Herbal medicine or dietary supplements, also called botanical medicine, refers to using a plant’s seeds, roots, leaves, berries, flowers, or bark for medicinal purposes. Plants have been the basis for medical treatments through much of human history, and such traditional medicine is still widely practiced today. Modern medicine recognizes herbalism as a form of alternative medicine as the practice of herbalism is not strictly based on evidence gathered using the scientific method.
Modern medicine, does, however, make use of many plant-derived compounds as the basis for evidence-tested pharmaceutical drugs works to apply modern standards of effectiveness testing to herbs and medicines that are derived from natural sources.Herbalism has a long tradition of use outside of conventional medicine. It is becoming more mainstream as improvements in analysis and quality control along with advances in clinical research show the value of herbal medicine in the treating and preventing disease.
Dietary Supplements Use Increasing Dramatically
The use of herbal or dietary supplements has increased dramatically over the past 30 years. Nearly one-third of Americans use herbs in dietary supplements. Herbal supplements are classified as dietary supplements by the U.S. Dietary Supplement Health and Education Act (DSHEA) of 1994.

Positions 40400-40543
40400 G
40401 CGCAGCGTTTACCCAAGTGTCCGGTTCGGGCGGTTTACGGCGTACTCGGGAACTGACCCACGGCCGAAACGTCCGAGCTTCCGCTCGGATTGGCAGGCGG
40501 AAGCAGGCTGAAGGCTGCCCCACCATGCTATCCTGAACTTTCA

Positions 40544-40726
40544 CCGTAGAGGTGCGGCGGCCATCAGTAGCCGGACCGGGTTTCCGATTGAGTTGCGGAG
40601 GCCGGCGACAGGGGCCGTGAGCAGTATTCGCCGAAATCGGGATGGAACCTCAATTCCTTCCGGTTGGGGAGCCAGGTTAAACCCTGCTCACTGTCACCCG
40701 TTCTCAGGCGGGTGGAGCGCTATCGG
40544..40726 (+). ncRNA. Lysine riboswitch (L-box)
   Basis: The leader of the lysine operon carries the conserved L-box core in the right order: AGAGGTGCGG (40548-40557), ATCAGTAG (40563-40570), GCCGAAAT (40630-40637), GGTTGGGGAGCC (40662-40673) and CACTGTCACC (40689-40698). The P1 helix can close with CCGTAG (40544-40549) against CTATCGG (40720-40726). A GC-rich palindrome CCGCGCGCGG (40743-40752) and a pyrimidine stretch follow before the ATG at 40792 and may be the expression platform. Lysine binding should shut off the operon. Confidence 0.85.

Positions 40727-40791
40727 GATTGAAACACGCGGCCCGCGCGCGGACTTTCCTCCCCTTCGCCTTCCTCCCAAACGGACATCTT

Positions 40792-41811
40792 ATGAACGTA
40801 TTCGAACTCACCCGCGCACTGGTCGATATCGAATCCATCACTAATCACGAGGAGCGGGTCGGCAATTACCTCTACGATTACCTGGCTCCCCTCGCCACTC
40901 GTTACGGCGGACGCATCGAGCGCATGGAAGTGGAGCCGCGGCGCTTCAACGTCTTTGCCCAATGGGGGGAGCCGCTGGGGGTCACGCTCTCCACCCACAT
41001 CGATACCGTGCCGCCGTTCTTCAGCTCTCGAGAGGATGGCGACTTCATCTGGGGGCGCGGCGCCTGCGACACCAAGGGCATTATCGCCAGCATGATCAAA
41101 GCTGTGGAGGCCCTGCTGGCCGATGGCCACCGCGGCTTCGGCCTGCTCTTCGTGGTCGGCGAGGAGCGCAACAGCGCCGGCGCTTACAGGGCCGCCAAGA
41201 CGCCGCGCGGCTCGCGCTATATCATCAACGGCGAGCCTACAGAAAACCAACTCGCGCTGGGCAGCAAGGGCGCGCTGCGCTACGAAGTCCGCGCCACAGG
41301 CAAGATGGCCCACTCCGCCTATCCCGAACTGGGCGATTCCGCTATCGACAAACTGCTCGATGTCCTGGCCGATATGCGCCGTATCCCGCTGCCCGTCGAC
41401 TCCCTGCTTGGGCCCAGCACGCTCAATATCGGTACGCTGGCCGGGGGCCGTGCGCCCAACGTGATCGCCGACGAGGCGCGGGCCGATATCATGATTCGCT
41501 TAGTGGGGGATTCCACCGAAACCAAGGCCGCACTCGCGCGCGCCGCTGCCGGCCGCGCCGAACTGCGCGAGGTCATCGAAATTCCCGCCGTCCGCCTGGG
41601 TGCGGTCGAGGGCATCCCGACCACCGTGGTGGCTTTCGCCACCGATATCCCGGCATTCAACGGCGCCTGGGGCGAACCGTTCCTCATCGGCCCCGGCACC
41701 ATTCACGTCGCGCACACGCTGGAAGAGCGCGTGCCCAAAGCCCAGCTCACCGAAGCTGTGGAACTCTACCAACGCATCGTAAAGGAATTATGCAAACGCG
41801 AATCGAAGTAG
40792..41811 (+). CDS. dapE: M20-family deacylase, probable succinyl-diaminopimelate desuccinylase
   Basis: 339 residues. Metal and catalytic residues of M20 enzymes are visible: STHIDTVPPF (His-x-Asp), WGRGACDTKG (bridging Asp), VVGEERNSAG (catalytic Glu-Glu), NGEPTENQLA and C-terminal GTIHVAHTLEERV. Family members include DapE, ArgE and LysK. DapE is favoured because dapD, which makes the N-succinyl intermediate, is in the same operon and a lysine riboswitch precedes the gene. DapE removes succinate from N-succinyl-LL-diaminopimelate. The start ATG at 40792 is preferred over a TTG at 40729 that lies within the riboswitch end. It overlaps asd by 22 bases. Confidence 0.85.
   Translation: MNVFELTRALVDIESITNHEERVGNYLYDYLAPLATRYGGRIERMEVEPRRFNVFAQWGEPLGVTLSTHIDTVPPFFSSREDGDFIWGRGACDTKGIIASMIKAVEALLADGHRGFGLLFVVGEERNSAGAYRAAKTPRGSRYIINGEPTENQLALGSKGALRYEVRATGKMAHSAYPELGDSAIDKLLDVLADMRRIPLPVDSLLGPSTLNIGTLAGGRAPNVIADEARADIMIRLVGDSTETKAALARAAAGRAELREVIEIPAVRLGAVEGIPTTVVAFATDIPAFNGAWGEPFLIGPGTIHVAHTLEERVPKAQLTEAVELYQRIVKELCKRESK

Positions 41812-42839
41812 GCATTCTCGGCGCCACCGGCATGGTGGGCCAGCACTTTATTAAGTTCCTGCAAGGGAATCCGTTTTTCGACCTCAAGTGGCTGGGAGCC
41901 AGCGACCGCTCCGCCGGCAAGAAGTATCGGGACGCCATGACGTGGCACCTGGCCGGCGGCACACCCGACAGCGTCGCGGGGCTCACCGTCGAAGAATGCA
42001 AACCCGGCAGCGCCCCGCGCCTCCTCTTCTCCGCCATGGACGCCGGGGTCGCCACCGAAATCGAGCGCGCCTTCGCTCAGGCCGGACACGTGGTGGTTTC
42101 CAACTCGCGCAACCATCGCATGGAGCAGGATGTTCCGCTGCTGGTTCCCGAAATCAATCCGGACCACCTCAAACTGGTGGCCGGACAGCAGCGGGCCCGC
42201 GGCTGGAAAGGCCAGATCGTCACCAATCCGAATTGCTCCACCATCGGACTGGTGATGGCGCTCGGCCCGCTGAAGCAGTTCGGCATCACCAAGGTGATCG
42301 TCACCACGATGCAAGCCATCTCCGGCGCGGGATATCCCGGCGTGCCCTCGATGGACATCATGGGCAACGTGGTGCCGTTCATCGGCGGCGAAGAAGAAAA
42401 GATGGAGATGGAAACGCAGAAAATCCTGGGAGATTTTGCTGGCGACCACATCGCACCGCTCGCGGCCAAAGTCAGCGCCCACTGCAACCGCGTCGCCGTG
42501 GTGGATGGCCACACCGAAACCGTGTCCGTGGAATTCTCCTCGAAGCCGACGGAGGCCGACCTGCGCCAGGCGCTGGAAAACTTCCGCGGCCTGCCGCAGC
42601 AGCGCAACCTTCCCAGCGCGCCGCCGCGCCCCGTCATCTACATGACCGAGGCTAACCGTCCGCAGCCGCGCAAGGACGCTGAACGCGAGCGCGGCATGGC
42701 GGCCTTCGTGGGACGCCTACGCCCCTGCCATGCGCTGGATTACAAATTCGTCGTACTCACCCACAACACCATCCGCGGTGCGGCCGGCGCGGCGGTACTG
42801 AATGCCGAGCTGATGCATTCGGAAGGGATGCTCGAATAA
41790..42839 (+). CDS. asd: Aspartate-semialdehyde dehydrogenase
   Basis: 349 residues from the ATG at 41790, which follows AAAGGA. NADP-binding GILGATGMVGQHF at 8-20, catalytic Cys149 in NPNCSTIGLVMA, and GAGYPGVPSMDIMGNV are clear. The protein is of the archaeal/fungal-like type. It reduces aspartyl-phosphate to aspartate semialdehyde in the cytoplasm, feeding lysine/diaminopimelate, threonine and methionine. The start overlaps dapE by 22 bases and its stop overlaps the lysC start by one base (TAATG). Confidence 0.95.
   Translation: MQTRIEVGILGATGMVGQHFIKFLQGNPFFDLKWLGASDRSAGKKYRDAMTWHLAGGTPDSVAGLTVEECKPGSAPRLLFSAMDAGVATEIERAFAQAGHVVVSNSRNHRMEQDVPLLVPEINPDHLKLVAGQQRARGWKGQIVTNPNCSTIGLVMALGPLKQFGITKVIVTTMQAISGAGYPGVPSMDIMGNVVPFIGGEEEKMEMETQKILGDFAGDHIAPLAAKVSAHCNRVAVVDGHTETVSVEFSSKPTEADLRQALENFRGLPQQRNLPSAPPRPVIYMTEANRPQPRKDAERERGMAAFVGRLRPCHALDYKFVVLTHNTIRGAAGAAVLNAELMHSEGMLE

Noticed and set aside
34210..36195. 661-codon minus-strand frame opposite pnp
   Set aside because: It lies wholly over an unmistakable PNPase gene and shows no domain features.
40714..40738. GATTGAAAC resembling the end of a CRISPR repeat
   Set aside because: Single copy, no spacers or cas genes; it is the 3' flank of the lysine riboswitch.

Plants had been used for medicinal purposes long before recorded history. Ancient Chinese and Egyptian papyrus writings describe medicinal uses for plants as early as 3,000 BC. Indigenous cultures (such as African and Native American) used herbs in their healing rituals, while others developed traditional medical systems (such as Ayurveda and Traditional Chinese Medicine) in which herbal therapies were used. Researchers found that people in different parts of the world tended to use the same or similar plants for the same purposes.
The herbs available in most stores come in several different forms: teas, syrups, oils, liquid extracts, tinctures, and dry extracts (pills or capsules). Teas can be made from dried herbs left to soak for a few minutes in hot water, or by boiling herbs in water and then straining the liquid. Syrups, made from concentrated extracts and added to sweet tasting preparations, are often used for sore throats and coughs. Oils are extracted from plants and often used as rubs for massage, either by themselves or as part of an ointment or cream. Tinctures and liquid extracts are made of active herbal ingredients dissolved in a liquid usually water, alcohol, or glycerol.
Companies like Vimacel™ a division of Exican Life Sciences is one company that has done years of research into formulating and producing quality plant derived dietary supplements. Mike Keeler, owner and president of Vimacel™ worked for a pharmaceutical company for a decade in which he developed extensive knowledge of the human body’s immune system.
Vimacel™ has a full line of products available on their Vimacel™ website.